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Amazon finds start-up investments in the “cloud”

10 Nov

A box from Amazon.com is pictured on the porch of a house in Golden, Colorado July 23, 2008. REUTERS/Rick Wilking

Amazon.com Inc’s <AMZN.O investment opportunities are under a cloud — and that’s a good thing.

Five years after launching its so-called cloud computing service, the biggest Internet retailer is reaping the benefits of what has become a unique window into the technology start-up world.

Amazon backed at least four start-ups that are customers of its Amazon Web Services business in recent years: Yieldex, Sonian, Engine Yard and Animoto.

The investments help support a business that could become larger than Amazon’s giant online retail operations. High expectations for AWS are part of the reason investors own Amazon shares at prices that value the Seattle-based company at almost $100 billion.

“They’re making sure the ecosystem that lives and breathes on their infrastructure is healthy,” said Harry Weller of venture capital firm New Enterprise Associates.

“A lot of start-ups, particularly in the consumer area, leverage Amazon Web Services to get started in a cost-efficient way,” he added. “They have a unique view into which business are getting traction because they can see what their usage is.”

AWS provides computing power by the hour through its EC2 service and remote storage through the S3 service.

Amazon can tell which AWS customers need a lot more of these services quickly, giving the company clues on the businesses and technologies that are gaining traction — insights that VC firms do not have.

“Amazon actually has a bunch of unique data sources to drive advantages in start-up investing,” said Jeremy Levine of Bessemer Venture Partners. “They do a pretty good job taking advantage of them even though it’s obviously not their core focus as a company.”

An Amazon spokeswoman said that AWS is not a window for Amazon investments. However, Adam Selipsky, a vice president at AWS, said the business has helped Amazon in this way.

“AWS has great relationships with many young companies and there have been cases where we’ve been able to help with investment opportunities,” Selipsky told Reuters during a September interview.

Amazon’s corporate development team, led by Jeff Blackburn, makes the investments, while Peter Cohen oversees AWS’s strategic investment and acquisition activities.

START-UP CHALLENGE

NEA’s Weller is traveling from his Chevy Chase, Maryland office to Silicon Valley for the final of AWS’s Start-up Challenge on Thursday.

AWS has run a competition for start-ups that use its services since 2007. The winner gets $50,000 in cash and $50,000 in credit for AWS services that can be used over three years.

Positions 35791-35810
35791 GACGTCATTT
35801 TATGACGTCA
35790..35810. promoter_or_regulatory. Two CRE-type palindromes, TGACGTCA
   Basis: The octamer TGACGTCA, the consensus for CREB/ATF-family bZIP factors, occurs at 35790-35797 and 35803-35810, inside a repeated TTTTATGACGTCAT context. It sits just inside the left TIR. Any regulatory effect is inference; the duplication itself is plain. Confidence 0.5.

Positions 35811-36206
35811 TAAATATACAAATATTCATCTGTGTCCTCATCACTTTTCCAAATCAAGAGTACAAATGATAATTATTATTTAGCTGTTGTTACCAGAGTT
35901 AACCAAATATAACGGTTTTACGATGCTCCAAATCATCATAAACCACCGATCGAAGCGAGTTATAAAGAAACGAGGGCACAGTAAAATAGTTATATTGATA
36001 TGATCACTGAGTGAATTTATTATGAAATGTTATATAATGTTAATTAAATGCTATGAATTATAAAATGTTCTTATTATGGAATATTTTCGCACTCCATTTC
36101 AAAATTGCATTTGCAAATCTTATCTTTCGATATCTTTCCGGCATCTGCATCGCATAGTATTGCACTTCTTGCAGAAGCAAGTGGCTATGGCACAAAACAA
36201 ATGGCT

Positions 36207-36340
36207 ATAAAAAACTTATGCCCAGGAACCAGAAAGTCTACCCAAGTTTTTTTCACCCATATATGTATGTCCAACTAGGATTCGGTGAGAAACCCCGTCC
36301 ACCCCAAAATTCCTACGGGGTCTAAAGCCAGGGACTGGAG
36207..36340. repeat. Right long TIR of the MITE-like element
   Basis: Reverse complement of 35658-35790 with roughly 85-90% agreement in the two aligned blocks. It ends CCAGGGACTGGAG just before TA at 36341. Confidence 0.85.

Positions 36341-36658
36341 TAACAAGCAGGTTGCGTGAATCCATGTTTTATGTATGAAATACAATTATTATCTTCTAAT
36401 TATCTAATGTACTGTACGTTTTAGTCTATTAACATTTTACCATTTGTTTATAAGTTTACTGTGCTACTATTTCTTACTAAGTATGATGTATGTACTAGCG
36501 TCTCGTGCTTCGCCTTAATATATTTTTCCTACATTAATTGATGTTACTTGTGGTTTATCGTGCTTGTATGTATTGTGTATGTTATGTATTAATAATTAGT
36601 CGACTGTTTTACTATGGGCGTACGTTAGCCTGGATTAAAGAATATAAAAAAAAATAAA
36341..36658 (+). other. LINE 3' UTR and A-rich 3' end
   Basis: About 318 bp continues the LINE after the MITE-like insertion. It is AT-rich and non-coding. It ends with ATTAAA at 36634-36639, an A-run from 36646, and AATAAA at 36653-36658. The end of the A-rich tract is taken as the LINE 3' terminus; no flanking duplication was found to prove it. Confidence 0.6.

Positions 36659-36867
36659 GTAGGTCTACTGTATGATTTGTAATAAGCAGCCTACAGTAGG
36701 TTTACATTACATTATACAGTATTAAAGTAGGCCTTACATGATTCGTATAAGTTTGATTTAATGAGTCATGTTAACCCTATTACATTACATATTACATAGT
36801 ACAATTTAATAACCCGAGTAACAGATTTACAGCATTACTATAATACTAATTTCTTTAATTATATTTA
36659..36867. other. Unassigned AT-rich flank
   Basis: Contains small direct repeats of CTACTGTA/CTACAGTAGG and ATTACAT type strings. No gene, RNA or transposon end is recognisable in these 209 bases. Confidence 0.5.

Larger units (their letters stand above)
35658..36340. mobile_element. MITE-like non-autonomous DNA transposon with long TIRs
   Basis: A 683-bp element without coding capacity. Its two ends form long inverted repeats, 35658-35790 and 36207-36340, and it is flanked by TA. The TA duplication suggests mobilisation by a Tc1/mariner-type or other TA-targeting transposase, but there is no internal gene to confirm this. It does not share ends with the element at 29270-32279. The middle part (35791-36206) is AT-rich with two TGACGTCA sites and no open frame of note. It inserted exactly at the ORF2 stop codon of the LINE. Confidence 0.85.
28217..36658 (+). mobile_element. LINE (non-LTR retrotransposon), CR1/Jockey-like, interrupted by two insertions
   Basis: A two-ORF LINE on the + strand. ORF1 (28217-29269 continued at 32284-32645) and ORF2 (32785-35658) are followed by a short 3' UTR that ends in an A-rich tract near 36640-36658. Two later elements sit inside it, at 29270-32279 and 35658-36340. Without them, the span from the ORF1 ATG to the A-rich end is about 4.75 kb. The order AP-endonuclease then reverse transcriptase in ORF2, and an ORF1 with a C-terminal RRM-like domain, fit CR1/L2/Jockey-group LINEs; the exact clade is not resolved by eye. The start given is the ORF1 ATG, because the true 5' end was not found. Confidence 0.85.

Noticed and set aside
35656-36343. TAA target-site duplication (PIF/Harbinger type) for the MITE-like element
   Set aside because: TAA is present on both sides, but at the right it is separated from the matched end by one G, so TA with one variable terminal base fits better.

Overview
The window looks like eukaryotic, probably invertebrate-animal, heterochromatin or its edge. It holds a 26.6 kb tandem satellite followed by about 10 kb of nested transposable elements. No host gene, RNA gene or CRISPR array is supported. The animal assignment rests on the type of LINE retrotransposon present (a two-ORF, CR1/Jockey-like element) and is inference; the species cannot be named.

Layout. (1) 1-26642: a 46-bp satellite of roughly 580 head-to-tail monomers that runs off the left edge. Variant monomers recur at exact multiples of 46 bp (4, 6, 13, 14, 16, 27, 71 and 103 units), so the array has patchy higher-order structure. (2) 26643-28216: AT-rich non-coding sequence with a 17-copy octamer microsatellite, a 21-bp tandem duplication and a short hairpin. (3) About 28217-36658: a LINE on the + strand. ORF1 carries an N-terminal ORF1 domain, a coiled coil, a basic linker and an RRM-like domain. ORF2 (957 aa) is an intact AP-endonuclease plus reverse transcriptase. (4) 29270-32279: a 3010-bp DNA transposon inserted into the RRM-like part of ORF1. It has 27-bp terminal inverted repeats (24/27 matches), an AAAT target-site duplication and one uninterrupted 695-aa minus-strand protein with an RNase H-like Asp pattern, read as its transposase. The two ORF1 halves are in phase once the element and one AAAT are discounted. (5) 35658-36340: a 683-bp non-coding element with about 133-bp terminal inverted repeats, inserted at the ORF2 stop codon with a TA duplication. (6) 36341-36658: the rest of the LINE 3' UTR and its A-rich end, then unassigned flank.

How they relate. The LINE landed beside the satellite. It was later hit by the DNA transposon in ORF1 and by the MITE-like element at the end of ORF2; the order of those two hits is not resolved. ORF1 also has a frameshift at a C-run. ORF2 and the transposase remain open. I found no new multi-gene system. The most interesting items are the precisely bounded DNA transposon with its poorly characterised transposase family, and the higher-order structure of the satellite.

On Thursday, Amazon dealmakers and AWS executives, including Andy Jassy, will join VC investors from Accel Partners, Andreessen Horowitz, Draper Fisher Jurvetson, Kleiner Perkins, Madrona Venture Group, NEA and Sequoia Capital, to pick this year’s winner.

The judges include NEA’s Weller, Ping Li from Accel, Peter Levine of Andreessen Horowitz and Madrona’s Matt McIlwain.

“There’s a reason why I’m flying out from the east coast,” said Weller. “I’m getting to see things that I might not normally see that may have organically grown on Amazon’s platform.”

The finalists this year are Booshaka, Deputy.com, Fantasy Shopper, FlixLab, Getaround, Intervention Insights and Localytics.

YIELDEX

Yieldex, which helps publishers with online advertising, won in 2008.

Through the competition, Yieldex executives including Chief Strategy Officer Tom Shields met Amazon corporate development executives and got to know Madrona, a Seattle-based VC firm that has been a panel judge for several years.

In February 2009, Madrona and Amazon invested in an $8.5 million Series B financing round for Yieldex.

“The AWS competition really put our technology on the map and I think it was directly responsible for Amazon learning about us and eventually making an investment,” said Yieldex Chief Executive Andy Nibley, a former editor at Reuters, the publisher of this report.

Yieldex used AWS early on because the services help handle surges in online traffic and customer demand, Shields said.

“It’s a fantastic way for businesses to get started, if you can’t afford your own infrastructure,” Shield said. “And it’s great for Amazon to be able to see which ones are doing well – to see things that aren’t immediately obvious to the rest of the world.”

Yieldex doesn’t use the AWS cloud anymore because it’s business is larger and more stable now. But Amazon invested in the company again in September as part of its $10 million Series C financing round.

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Posted by on 10/11/2011 in --Google News--

 

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